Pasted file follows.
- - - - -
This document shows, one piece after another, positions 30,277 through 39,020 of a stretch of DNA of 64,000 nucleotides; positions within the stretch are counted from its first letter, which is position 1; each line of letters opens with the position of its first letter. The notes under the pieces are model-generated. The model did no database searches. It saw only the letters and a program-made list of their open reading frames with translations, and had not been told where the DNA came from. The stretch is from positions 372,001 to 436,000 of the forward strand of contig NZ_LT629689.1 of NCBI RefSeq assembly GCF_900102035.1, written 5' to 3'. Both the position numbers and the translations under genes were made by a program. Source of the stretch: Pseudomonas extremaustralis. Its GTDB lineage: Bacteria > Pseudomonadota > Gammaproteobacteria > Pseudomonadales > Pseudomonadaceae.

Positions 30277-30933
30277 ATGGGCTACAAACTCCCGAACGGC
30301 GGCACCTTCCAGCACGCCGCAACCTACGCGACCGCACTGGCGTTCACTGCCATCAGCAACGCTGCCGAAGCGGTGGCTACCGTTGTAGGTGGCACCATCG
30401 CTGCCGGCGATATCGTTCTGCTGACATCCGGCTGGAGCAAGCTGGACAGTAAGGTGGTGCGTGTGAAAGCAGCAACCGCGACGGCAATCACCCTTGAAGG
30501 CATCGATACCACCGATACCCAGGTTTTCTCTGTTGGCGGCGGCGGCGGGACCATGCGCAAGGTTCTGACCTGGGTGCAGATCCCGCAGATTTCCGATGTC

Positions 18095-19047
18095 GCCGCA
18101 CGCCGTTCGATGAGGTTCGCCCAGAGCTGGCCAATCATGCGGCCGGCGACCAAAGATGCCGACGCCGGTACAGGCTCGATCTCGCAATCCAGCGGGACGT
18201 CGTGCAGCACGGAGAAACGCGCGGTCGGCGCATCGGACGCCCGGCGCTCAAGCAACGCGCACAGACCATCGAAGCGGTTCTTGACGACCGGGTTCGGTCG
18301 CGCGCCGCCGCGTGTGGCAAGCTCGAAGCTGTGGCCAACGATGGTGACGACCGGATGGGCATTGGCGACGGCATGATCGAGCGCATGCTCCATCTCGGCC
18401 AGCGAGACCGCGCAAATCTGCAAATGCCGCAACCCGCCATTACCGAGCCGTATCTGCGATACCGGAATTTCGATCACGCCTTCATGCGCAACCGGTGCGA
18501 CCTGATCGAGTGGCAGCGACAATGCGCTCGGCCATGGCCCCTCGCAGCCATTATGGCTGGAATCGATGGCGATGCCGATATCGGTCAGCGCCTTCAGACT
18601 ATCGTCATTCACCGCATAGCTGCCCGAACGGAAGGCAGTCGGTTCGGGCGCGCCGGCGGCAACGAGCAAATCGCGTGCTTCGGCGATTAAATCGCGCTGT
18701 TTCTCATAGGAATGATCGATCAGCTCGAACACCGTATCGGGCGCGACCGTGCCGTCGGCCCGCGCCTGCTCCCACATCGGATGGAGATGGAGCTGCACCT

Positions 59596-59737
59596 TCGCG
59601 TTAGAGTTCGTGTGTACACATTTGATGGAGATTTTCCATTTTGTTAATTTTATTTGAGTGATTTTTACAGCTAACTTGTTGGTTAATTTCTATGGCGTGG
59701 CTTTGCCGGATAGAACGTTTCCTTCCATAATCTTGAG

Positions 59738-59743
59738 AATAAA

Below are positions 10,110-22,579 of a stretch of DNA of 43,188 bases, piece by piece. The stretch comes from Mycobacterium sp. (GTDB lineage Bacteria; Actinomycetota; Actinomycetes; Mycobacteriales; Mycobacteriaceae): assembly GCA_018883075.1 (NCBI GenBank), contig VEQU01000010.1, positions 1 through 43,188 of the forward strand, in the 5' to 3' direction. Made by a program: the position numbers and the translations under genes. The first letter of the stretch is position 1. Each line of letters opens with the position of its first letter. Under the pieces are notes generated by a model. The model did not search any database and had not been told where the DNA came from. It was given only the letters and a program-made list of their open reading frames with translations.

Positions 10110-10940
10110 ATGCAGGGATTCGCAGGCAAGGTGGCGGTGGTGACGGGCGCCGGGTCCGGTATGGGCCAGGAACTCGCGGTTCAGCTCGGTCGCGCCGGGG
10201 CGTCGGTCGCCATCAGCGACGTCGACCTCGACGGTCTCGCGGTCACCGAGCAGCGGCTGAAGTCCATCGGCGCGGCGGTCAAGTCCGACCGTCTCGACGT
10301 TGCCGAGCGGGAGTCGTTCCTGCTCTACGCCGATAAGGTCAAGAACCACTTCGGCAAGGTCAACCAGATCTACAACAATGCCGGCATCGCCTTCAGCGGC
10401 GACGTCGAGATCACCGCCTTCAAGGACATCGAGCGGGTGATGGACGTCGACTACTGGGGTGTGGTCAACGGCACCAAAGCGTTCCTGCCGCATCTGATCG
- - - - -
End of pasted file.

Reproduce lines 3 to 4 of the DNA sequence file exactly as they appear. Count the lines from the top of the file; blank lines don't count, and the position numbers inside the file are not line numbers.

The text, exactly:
30277 ATGGGCTACAAACTCCCGAACGGC
30301 GGCACCTTCCAGCACGCCGCAACCTACGCGACCGCACTGGCGTTCACTGCCATCAGCAACGCTGCCGAAGCGGTGGCTACCGTTGTAGGTGGCACCATCG